Augmented Reality Sat-Nav Wins Innovation Award

Monday, 11 March 2013

Less than 20 years ago, the idea of a car talking to you was far-flung and futuristic – something for the realms of sci-fi movies and David Hasselhoff only – but today, the majority of drivers think nothing of receiving helpful spoken directions from a computer each time they set out on a journey.

The latest innovations in sat-nav technology, however, can do far more than just talk. The big winner at the recent European Satellite Navigation competition, held in Munich, was incredible augmented reality display system True3D HUD.

The system converts routes into a red 'guidewire', which can be seen on the windscreen but appears to be winding and bending on the road above, directing the driver. The True3D HUD also uses 3D pop-ups to inform drivers of upcoming hotels and petrol stations, and uses digital road signs to alert drivers to upcoming hazards.

How does it work?

Inside the dashboard, a virtual cable is drawn by a laser projector using a tiny screen, around 60 times per second. The screen vibrates like an audio speaker to allow the laser to draw vertically, so hills and dips can be displayed. The red line then gets delayed through a number of lenses, until finally it is reflected onto the windscreen and appears to be superimposed above the road.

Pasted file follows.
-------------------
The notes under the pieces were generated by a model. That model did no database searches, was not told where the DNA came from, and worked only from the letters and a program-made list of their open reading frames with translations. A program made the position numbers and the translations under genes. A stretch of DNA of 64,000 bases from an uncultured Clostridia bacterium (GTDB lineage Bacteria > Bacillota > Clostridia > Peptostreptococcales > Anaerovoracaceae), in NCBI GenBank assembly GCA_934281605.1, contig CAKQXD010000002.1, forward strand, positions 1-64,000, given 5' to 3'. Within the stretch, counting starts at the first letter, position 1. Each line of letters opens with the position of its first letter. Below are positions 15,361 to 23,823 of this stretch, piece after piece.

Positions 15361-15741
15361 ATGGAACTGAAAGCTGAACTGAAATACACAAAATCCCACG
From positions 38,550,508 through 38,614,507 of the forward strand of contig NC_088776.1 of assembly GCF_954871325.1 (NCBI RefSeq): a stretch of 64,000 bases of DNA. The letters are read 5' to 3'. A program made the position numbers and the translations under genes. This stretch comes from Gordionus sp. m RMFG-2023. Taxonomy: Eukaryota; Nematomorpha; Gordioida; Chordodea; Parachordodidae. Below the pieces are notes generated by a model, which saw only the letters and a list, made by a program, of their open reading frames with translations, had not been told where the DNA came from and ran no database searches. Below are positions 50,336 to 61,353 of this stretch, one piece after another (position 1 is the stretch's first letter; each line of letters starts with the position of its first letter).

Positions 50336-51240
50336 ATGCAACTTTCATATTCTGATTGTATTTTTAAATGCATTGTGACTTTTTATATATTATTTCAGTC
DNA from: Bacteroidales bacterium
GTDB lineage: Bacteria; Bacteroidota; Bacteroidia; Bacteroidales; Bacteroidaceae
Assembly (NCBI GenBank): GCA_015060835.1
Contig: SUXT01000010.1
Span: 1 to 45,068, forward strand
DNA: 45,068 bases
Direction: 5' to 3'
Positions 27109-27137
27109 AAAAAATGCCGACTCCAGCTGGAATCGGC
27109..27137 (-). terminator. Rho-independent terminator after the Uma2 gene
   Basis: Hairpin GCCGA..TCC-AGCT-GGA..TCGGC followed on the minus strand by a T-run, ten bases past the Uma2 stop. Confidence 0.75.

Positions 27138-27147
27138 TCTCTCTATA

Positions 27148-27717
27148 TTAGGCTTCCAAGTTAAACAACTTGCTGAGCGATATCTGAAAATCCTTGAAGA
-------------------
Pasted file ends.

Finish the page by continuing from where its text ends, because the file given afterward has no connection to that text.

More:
True3D HUD has to be installed at the manufacturing stage, but doesn’t require eye-tracking technology, holographic windscreens or 3D glasses to work.

Some critics have warned that augmented reality sat-nav could be too distracting for drivers, potentially bumping up the cost of car insurance, but after a series of stringent safety and effectiveness tests led by Nasa which concluded that it is possible to drive safely with True3D, the new sat-nav has been patented and the Californian inventors are currently looking for commercial partners.

Runners-up for the prestigious European Satellite Navigation award included a mobile unit able to detect signs of epilepsy and a system designed to reduce CO2 emissions of buses by predicting when they’ll need refuelling, but True3D innovators MVS ultimately walked away with the £17,000 prize.

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